Scientists at CERN—which is home to a massive particle accelerator—have come to a surprising conclusion: Based on all of their research, experiments and mathematical calculations, the universe shouldn’t be possible.

In a press release, one of the researchers explained, “All of our observations find a complete symmetry between matter and antimatter, which is why the universe should not actually exist.”

Essentially, for a “big bang” to happen and result in the universe, there must be some sort of imbalance between particles and antiparticles, otherwise, they would completely annihilate each other. So, in order for matter to theoretically form after a big bang, they’d have to observe some sort of asymmetry. The problem is, even with the most precise measuring techniques they can conceive of, they are exactly balanced.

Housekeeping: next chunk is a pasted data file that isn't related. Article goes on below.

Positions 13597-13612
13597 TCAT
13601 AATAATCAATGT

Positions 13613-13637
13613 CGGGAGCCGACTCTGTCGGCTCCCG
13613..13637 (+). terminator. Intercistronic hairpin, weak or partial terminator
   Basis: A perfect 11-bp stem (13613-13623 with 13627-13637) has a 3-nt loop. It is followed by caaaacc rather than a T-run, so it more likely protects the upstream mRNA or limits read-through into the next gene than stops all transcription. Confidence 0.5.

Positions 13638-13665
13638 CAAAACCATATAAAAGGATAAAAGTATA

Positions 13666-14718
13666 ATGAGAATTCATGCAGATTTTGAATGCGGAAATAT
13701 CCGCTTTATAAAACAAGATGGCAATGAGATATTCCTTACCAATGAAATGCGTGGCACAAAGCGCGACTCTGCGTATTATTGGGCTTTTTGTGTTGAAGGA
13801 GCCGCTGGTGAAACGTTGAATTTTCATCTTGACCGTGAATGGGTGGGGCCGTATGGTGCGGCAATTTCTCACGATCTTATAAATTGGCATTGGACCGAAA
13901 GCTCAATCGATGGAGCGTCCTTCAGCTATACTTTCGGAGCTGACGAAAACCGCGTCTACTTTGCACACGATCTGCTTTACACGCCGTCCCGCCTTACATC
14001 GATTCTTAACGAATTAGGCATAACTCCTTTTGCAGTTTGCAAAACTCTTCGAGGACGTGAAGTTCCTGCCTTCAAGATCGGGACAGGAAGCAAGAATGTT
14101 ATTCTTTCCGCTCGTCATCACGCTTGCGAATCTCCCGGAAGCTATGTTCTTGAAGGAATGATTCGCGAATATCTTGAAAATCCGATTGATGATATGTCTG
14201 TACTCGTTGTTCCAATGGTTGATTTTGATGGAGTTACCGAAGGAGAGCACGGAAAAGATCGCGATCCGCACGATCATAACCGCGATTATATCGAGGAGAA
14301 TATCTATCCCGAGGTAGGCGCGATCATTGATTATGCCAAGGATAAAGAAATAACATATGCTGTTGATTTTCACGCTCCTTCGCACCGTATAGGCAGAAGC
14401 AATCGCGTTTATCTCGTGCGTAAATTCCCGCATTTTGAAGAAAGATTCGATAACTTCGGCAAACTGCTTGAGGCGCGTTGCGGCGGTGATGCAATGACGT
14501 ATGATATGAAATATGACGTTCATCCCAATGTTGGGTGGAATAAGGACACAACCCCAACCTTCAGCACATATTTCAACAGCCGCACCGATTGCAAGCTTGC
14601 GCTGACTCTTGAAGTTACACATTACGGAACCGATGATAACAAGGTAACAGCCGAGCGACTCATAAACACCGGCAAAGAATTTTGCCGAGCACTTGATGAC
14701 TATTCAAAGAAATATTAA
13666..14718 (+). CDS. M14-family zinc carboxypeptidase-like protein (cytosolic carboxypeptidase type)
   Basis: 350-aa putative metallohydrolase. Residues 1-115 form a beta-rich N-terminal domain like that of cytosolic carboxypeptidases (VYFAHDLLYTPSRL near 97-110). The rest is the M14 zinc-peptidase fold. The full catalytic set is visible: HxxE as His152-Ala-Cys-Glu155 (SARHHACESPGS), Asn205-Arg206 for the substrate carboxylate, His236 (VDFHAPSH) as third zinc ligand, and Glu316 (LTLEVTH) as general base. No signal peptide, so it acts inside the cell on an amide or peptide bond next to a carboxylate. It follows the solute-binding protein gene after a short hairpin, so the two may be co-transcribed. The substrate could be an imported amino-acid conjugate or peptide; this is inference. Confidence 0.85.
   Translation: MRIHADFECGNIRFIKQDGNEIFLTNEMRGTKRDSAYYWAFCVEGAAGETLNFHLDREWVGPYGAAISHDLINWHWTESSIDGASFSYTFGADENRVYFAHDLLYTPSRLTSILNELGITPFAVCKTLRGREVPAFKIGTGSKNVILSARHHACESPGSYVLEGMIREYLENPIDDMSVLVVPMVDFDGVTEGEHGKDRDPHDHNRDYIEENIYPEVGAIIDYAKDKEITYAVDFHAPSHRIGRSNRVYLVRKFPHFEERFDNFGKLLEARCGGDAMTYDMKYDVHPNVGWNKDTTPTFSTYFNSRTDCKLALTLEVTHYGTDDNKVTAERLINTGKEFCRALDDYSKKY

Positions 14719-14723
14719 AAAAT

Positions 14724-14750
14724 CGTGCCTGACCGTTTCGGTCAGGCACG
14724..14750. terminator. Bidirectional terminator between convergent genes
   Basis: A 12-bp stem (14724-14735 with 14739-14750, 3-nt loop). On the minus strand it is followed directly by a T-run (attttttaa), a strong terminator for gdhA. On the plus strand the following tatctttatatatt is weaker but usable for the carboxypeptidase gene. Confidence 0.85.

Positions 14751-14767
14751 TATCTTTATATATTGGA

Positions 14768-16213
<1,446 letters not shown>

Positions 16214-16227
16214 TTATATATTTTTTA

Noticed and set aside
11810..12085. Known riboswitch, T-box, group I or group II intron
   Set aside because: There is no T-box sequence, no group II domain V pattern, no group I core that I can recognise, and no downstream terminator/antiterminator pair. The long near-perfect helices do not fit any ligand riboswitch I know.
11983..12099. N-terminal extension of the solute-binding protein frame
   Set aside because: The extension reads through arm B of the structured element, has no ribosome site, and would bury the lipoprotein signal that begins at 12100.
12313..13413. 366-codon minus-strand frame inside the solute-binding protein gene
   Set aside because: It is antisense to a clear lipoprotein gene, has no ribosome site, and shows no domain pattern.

The finding has baffled the researchers. One of the study’s authors explained: “An asymmetry must exist here somewhere but we simply do not understand where the difference is. What is the source of the symmetry break?”

The team plans on continuing to work on the problem, though it’s remarkable to hear that their research is leading them to think that technically “the universe should not actually exist.”

Obviously, this kind of research has significant implications for our understanding of the universe, and, for some people, their theology. But the researchers are not giving up on their search for answers: “This is the riddle we need to solve.”